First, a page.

Staff had a good understanding of the culture of the home and quality assurance processes were in place. People told us they had received satisfaction surveys and we saw evidence that feedback had been acted upon. The registered manager had introduced grumble and praise boxes to encourage more feedback and comments. Staff told us they were clear about their roles and responsibilities and were well supported. One said she had gained two qualifications whilst she had been working at Ambleside and commented: �I�ve got a lot out of working here.�

Inspection carried out on 7 August 2013

During a routine inspection

We received wholly positive comments about the home and staff members from the people living in the home and visitors we spoke with. Comments included; �This place is the Ritz, super, can�t fault it�, �Marvellous, they cannot do enough for you�, �Staff treat my mum like it is their own mum� and �Staff are good, they try and do their best for you.�

The staff members we spoke with could show that they had a good understanding of the people they were supporting and they were able to meet their various needs. We saw that they were interacting well with people in order to ensure that they received the care and support they needed. The relationships we saw were warm, respectful, dignified and with plenty of smiles and laughter.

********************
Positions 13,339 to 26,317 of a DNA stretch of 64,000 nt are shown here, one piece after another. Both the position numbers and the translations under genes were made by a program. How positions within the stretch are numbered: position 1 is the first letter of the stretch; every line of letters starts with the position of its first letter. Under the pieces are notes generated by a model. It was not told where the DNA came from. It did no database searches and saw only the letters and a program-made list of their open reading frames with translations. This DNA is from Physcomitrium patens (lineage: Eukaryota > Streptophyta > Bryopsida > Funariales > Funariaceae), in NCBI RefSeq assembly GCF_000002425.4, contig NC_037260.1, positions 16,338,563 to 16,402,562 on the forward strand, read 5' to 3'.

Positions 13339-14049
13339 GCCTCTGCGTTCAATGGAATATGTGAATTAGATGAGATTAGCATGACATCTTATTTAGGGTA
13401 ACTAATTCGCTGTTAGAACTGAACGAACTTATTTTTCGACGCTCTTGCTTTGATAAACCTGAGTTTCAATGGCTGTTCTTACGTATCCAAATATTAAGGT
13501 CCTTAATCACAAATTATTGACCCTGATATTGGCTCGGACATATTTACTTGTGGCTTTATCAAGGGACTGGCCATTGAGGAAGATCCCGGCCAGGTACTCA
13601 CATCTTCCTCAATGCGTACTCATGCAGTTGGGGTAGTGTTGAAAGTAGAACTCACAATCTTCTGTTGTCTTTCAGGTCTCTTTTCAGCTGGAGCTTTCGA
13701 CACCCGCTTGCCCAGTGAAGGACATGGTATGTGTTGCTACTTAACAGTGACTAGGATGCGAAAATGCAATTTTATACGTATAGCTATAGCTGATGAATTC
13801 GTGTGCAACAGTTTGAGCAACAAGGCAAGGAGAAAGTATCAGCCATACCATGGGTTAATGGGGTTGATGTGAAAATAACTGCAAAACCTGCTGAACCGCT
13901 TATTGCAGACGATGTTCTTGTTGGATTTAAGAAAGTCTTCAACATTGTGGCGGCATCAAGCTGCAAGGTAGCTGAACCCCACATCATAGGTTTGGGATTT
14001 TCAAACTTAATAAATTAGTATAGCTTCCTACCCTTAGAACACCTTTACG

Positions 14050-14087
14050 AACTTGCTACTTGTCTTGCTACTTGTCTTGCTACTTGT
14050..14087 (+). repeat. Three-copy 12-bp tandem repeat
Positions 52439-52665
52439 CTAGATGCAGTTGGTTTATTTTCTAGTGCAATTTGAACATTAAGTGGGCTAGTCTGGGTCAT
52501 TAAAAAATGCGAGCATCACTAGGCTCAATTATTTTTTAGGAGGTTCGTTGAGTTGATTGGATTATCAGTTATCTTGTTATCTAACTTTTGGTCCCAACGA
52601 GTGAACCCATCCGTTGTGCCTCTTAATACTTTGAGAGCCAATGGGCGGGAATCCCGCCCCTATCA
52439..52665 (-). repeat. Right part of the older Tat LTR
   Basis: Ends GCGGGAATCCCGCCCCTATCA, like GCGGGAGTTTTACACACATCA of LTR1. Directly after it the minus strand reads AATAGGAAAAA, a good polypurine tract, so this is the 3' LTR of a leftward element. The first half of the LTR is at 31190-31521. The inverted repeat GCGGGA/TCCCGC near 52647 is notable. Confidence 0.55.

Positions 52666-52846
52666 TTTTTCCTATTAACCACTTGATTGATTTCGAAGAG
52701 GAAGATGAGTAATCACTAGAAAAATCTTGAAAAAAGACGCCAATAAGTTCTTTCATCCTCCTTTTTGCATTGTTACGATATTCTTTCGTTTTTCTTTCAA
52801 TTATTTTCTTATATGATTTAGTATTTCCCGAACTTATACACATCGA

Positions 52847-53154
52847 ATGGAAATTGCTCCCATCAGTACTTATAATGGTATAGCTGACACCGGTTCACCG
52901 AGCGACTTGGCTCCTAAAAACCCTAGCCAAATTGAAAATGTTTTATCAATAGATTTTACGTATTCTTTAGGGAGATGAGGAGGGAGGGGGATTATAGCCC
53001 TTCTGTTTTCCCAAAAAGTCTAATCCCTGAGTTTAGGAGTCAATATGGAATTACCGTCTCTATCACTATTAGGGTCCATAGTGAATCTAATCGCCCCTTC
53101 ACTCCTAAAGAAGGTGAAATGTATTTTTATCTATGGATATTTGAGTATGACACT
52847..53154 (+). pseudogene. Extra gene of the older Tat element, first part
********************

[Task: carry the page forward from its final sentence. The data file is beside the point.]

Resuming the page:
We received wholly positive comments about the quality of food that people were being served. One person said, �The food is excellent.�

The home had an adult protection procedure that was designed to ensure that any possible problems that arose were dealt with openly and people were protected from possible harm.

The home sent out a suggestions and compliments form, an environment questionnaire plus a staff member of the month nomination form to the people using the service and their family representative each month as part of the care plan review system. This was a well thought out system that enabled people to have a regular input into both the care provided and the running of the home.

Inspection carried out on 14 September 2012

During a themed inspection looking at Dignity and Nutrition

People told us what it was like to live at this home and described how they were treated by staff and their involvement in making choices about their care. They also told us about the quality and choice of food available. This was because this inspection was part of a themed inspection programme to assess whether older people living in care homes are treated with dignity and respect and whether their nutritional needs are met.